The UK Government has ordered 50 million doses of a coronavirus vaccine being developed in response to new variants of Covid-19 should they be needed in future.
Ministers said the partnership with biopharmaceutical company CureVac will boost the UK’s capacity to develop and manufacture variant vaccines.
The new order is on top of the 407 million doses of other coronavirus vaccines already secured for the next two years.
The CureVac vaccine is subject to approval for use by the Medicines and Healthcare products Regulatory Agency (MHRA).
The news comes as both the Pfizer/BioNTech and Oxford/AstraZeneca jabs are found to work well against the variants currently dominant in the UK.
Here are the vaccines the UK has access to:
– What types of vaccine have been ordered?
– Adenoviral vaccines: These are based on weakened versions of adenoviruses, which are a group of viruses that typically infect membranes of the eyes, respiratory tract, urinary tract, intestines and nervous system, and include the common cold.
– mRNA vaccines: Traditional vaccines are made up of small or inactivated doses of the whole disease-causing organism, or the proteins that it produces, which are introduced into the body to provoke the immune system into mounting a response. But mRNA vaccines trick the body into producing some of the viral proteins itself.
– Inactivated whole virus vaccines: Inactivated vaccines contain whole bacteria or viruses which have been killed, or small parts of bacteria or viruses, such as proteins or sugars, which cannot cause disease.
– Protein adjuvant vaccines: An adjuvant is added to some vaccines to enhance the immune response, and has been shown to create a stronger and longer lasting immunity against infections than the vaccine alone.
The use of an adjuvant may reduce the amount of vaccine protein required per dose, which allows more vaccine doses to be produced.
The UK has placed orders for vaccines from:
– BioNTech and Pfizer
Doses: 40 million – enough for 20 million people
The vaccine is being rolled out across the UK, having been approved for use on December 2 last year.
– Oxford and AstraZeneca
Doses: 100 million – enough for 50 million people
The jab is being administered throughout the UK, after getting the green light from the MHRA on December 30.
Doses: 17 million – enough for 8.5 million people
The jab from the US biotech firm has been approved for use in the UK, but doses will not be available until the spring.
Type: Protein adjuvant.
Doses: Under the in-principle agreement, the UK has secured 60 million doses of the Novavax vaccine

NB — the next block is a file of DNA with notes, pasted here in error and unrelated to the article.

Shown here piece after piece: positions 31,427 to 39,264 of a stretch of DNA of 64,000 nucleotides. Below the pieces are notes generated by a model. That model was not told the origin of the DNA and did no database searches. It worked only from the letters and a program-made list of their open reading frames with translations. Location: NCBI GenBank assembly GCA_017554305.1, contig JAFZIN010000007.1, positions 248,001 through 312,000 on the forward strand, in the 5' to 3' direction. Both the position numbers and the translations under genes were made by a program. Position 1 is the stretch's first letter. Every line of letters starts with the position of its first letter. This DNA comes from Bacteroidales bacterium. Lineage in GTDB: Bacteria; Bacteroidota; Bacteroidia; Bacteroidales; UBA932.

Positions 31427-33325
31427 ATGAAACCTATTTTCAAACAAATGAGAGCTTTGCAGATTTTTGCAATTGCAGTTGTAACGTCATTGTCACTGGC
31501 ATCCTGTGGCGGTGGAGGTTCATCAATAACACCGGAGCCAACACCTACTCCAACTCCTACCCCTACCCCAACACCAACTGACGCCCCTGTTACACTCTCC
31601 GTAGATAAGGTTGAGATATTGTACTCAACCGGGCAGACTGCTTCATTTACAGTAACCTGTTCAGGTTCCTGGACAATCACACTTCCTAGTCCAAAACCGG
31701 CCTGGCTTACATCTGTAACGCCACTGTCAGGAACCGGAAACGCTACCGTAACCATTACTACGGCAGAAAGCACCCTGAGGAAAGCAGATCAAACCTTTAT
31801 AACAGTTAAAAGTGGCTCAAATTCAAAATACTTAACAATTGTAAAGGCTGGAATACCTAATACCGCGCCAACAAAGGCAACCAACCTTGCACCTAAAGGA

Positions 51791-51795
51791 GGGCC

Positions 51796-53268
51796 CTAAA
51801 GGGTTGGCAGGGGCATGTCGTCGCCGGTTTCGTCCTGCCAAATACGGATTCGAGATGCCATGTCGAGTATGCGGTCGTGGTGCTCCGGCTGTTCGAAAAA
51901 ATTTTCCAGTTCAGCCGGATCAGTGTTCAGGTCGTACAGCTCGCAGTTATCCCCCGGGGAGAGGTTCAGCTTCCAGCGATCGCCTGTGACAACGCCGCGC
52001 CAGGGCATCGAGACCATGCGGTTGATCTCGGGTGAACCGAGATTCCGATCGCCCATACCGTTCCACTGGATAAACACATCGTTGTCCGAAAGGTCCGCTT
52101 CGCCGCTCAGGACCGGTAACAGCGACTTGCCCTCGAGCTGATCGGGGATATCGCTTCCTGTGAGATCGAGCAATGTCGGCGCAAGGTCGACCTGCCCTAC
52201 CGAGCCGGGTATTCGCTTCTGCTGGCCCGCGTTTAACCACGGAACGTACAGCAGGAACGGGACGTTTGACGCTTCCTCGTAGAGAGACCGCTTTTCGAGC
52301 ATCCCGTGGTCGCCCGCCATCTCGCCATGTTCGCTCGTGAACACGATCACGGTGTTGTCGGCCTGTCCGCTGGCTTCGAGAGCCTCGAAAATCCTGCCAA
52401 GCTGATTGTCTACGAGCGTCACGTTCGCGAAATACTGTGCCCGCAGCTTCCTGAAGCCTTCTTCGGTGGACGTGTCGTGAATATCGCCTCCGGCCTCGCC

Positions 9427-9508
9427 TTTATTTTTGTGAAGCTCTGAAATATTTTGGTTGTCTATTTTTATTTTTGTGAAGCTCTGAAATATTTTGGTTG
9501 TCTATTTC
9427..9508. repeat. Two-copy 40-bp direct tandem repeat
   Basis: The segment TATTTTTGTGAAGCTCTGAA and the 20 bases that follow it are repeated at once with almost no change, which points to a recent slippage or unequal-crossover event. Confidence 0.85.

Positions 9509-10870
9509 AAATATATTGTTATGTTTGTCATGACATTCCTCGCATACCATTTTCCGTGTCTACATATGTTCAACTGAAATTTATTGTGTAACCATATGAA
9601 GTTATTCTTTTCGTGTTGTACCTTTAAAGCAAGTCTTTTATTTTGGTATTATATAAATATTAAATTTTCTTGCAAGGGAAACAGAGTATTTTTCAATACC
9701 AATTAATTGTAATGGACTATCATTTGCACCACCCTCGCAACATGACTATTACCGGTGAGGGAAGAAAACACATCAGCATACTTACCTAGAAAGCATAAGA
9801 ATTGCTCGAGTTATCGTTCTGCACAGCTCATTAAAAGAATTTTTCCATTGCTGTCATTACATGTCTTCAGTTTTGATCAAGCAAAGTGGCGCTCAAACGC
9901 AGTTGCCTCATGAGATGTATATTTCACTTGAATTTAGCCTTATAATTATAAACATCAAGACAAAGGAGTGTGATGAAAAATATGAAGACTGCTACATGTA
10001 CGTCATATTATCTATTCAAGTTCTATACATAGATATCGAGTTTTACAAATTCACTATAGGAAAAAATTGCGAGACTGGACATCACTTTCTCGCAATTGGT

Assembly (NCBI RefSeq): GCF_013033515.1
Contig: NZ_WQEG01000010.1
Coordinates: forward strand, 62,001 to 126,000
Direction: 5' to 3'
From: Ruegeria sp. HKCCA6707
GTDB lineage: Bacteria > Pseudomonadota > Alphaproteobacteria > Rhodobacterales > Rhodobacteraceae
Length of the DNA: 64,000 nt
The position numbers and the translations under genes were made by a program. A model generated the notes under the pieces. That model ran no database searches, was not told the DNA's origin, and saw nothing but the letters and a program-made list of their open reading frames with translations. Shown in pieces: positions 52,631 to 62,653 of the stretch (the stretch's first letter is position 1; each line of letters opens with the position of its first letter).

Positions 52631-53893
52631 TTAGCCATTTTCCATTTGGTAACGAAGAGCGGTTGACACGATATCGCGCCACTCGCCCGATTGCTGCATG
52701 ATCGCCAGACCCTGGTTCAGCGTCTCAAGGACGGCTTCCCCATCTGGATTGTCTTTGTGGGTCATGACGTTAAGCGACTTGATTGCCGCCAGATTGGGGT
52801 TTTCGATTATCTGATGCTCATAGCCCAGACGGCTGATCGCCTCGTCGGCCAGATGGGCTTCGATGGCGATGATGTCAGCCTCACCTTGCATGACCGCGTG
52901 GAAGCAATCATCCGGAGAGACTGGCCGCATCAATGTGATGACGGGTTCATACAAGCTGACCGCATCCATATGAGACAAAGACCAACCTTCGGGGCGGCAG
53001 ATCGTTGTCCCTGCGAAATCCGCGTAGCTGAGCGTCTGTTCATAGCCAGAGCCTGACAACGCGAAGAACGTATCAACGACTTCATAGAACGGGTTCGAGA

The UK is providing infrastructure to Novavax in running a phase three clinical trial in the UK, and plans to manufacture its vaccine in the UK with Fujifilm Diosynth Biotechnologies.
Results from those trials show the vaccine offers 89% protection against Covid-19, but it still requires approval from the MHRA, which could take several weeks.
Doses: Some 30 million doses have been secured from Janssen, which is owned by Johnson & Johnson
Results from clinical studies show the jab is 66% effective overall at preventing moderate to severe Covid-19 28 days after vaccination.
Deliveries of the vaccine are expected in the second half of 2021, should it receive approval from the MHRA.
Type: Inactivated whole virus
Doses: Pending approval, the original order for 60 million is set for delivery in the second half of this year and now the option for a second batch of 40 million doses has been triggered. These have been earmarked for delivery in 2022.
Valneva’s site in Livingston, West Lothian, will manufacture the vaccine.
Clinical trials are ongoing, with the early-stage phase 1/2 study expected to read out within the next three months.
The jab is expected to be given as two doses.
– GlaxoSmithKline (GSK) and Sanofi Pasteur
Type: Protein adjuvant
Doses: 60 million
Clinical trials for the vaccine are ongoing. Interim results of early phases of the trial showed an immune response comparable to patients who recovered from Covid-19 in adults aged 18 to 49 years, but a low immune response in older adults.
Doses: 50 million
Almost all vaccines developed through the agreement with the UK Government will be modifications of an existing jab by CureVac which is undergoing clinical trials.
The Government said the process is similar to the method used to update flu vaccines each year, however mRNA technology will allow fresh jabs to be developed more quickly.
The UK has placed an initial order for 50 million doses of new vaccines to be delivered later this year if they are required.